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Re: Array vs. Hash for sparsely integer-indexed data

by Anonymous Monk
on Jan 25, 2013 at 20:23 UTC ( #1015401=note: print w/ replies, xml ) Need Help??


in reply to Array vs. Hash for sparsely integer-indexed data

Also not to be excluded entirely is ... uhh ... an array of integers that is searched sequentially each time. Seriously. If you've got say 10,000 integers to look through, they're gonna take up 40K bytes. All sitting in memory all the time. You could loop through that. You could even loop through 10 times that and still be, well, okay. I'd suggest estimating how many unique values you're going to have, and set up a few short test-runs with randomly generated data to get a feel for how the various alternatives pan out. Then just pick one and go.


Comment on Re: Array vs. Hash for sparsely integer-indexed data
Re^2: Array vs. Hash for sparsely integer-indexed data
by BrowserUk (Pope) on Jan 25, 2013 at 21:48 UTC
    Also not to be excluded entirely is ... uhh ... an array of integers that is searched sequentially each time.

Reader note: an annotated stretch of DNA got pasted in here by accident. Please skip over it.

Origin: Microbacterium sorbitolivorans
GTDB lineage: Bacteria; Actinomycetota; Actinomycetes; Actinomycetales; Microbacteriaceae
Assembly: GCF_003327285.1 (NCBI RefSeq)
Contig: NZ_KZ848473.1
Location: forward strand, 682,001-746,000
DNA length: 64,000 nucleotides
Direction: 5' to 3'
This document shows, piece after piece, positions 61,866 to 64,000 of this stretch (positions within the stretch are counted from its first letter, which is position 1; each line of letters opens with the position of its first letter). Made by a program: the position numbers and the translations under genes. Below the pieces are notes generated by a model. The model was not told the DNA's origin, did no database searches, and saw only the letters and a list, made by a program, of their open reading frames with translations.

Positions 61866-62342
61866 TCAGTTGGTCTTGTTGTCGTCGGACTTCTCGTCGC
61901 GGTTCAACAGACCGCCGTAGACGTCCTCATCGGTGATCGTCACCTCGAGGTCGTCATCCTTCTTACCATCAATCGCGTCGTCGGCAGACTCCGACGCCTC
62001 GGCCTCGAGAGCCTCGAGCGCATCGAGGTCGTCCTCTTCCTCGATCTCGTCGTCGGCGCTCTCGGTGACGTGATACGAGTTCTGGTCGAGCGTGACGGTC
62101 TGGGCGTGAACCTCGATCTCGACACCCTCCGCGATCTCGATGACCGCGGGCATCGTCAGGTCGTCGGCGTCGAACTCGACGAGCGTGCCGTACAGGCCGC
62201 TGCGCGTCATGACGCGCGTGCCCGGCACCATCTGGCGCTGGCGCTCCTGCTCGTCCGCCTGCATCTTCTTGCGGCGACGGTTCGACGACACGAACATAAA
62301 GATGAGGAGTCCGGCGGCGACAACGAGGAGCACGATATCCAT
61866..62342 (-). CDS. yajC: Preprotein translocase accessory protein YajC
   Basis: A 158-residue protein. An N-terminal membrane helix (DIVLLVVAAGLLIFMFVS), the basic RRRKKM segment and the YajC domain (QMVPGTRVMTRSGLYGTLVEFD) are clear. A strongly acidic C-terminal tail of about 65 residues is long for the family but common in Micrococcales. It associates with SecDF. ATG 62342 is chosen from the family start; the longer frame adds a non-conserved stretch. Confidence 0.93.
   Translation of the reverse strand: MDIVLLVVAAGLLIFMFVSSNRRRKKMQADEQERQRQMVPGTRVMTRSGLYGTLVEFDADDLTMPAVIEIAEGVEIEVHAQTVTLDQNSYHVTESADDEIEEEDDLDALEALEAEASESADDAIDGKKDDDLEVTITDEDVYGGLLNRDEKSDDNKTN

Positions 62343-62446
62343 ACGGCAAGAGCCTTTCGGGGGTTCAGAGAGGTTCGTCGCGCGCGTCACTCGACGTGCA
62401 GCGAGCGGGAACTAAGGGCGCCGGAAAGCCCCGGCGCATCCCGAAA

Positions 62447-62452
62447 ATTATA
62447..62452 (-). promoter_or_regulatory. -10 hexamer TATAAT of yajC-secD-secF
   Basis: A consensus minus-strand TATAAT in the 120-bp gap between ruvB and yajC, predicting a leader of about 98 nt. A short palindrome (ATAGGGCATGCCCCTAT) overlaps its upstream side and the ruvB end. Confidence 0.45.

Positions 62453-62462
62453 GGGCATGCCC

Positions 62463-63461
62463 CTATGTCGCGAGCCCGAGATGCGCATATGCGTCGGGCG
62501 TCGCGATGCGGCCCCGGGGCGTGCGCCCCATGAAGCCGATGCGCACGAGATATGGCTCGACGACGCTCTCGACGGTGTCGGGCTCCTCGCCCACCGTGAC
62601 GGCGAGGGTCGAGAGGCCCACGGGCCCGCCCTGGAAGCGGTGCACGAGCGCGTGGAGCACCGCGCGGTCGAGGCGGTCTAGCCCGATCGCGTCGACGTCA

That is a surprise winner for my 'Worst Advice of the Month (January, 2013)' prize.

    ... set up a few short test-runs ...

    I'd suggest you take your own advice before doling it out to others.

    NB: The following uses 1/10 the number of values and 1/10 the number of lookups than the tests above for arrays, hashes and bit vectors, because it takes so long to complete.:

    @a = map $_*20, 1 .. 1e4;; say total_size \@a;; 320176 $found=0; say time; for my $tgt ( 1 .. 20e4 ) { $tgt == $_ and ++$foun +d and last for @a; }; say time; say $found;; 1359149323.02034 1359149541.80419 10000

    Using that as the basis for estimation, the total size will be 3.2MB -- 12 times that required by the bitvector solution.

    And the lookups that took hashes 1 second; arrays 2/5ths of a second and bitvectors 1/3rd of a second; would take: 25 days!

    It is really hard to see any circumstance when this would be a viable solution.


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